Just on his goal to strengthen families, Bush seeks to spend $300 million a year in support of what he recognizes as "good programs [that] help couples who want to get married and stay married." Bush says, "Premarital education programs can increase happiness in marriage and reduce divorce by teaching couples how to resolve conflict, how to improve communication, and most importantly, how to treat each other with respect."

While this may be true of many marriage-counseling programs across the nation, is it really the answer for single mothers receiving welfare benefits? Counseling for couples struggling in their marriages and willing to receive outside help is generally a good thing. No one argues that. But is the president's suggestion that single mothers should marry the fathers of their children as a way to improve their socio-economic status? Marriage only works when two individuals are compatible and committed to each other. Moreover, marriage will only work if the union improves the couple's financial circumstance, not worsens it.

Often the fathers Bush wishes would live up to their responsibilities aren't doing so because they are unemployed, unemployable, or dysfunctional. Rep. Ben Cardin of Maryland echoes this concern saying, "If you want to make someone more attractive for marriage, you help that person get training and you help that person get a job." This is a sentiment that certainly points to a more salient relationship between poverty and the need for jobs, instead of the Bush administration's tunnel-vision focus on marital status and pregnancy.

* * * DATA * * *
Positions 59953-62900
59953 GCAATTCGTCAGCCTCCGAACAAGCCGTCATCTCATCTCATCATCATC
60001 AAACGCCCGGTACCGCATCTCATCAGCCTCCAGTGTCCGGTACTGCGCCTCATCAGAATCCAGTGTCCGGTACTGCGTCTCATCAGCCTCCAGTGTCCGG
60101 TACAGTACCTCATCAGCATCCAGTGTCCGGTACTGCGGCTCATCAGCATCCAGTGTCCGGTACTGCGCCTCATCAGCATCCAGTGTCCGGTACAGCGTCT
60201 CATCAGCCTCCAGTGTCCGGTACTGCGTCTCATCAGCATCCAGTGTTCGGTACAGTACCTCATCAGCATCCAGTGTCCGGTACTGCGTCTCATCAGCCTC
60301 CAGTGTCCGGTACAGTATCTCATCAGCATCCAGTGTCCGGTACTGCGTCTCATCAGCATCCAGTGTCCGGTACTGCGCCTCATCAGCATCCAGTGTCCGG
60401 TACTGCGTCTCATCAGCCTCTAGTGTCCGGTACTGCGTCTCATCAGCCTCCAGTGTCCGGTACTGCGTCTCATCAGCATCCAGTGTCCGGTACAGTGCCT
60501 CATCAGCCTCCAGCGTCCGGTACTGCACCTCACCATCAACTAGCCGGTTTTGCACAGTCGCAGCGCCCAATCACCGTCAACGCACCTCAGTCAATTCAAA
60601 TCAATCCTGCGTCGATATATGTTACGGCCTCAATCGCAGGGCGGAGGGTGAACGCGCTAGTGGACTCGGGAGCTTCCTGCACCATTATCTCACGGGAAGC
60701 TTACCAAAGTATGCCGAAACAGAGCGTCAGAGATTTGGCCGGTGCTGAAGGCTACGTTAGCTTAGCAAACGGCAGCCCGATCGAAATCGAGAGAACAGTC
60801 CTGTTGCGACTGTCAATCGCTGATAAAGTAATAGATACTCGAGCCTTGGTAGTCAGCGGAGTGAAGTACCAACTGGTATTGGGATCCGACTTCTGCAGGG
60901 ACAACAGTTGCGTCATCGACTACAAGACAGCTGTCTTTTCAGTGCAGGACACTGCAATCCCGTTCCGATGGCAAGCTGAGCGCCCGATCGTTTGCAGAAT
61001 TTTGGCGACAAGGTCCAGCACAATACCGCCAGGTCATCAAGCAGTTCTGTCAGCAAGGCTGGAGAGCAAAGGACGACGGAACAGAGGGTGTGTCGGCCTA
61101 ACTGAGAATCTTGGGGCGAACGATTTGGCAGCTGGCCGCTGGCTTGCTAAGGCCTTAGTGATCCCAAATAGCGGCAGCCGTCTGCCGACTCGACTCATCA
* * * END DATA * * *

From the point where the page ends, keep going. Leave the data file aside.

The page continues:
In addition to the $300 million Bush wants to spend on marriage counseling for the poor, he wants to spend another $135 million in support of abstinence education programs. Bush says, "Abstinence is the surest way and the only completely effective way to prevent unwanted pregnancies and sexually transmitted diseases." Again, it's hard to disagree with the fact that abstaining from sex does prevent pregnancy and disease, but does this fact measure up to the reality of American society?

The truth is that American youth are sexually active, and sex within the confines of marriage is the mantra of a bygone era stomped out by the advent of sexually explicit music videos and far more creative license given to primetime T.V. And then there's always the latest Hollywood blockbuster to contend with. Surely a more reasonable way to spend $135 million is on the implementation of programs that educate youth on not only abstinence, but also the alternative Bush has yet to acknowledge-birth control.

But Bush's initiatives of marriage and abstinence as panaceas for the poor shouldn't be a shock. This is the same man that when governor of Texas would have had welfare mothers "sign responsibility agreements naming the fathers of their children and promising not to have [any] more children out of wedlock (U.S. News & World Report, 1996)," in order to receive their benefits. This sort of ideology does not work because it does not address why out-of-wedlock births occur in the first place or why families fall apart.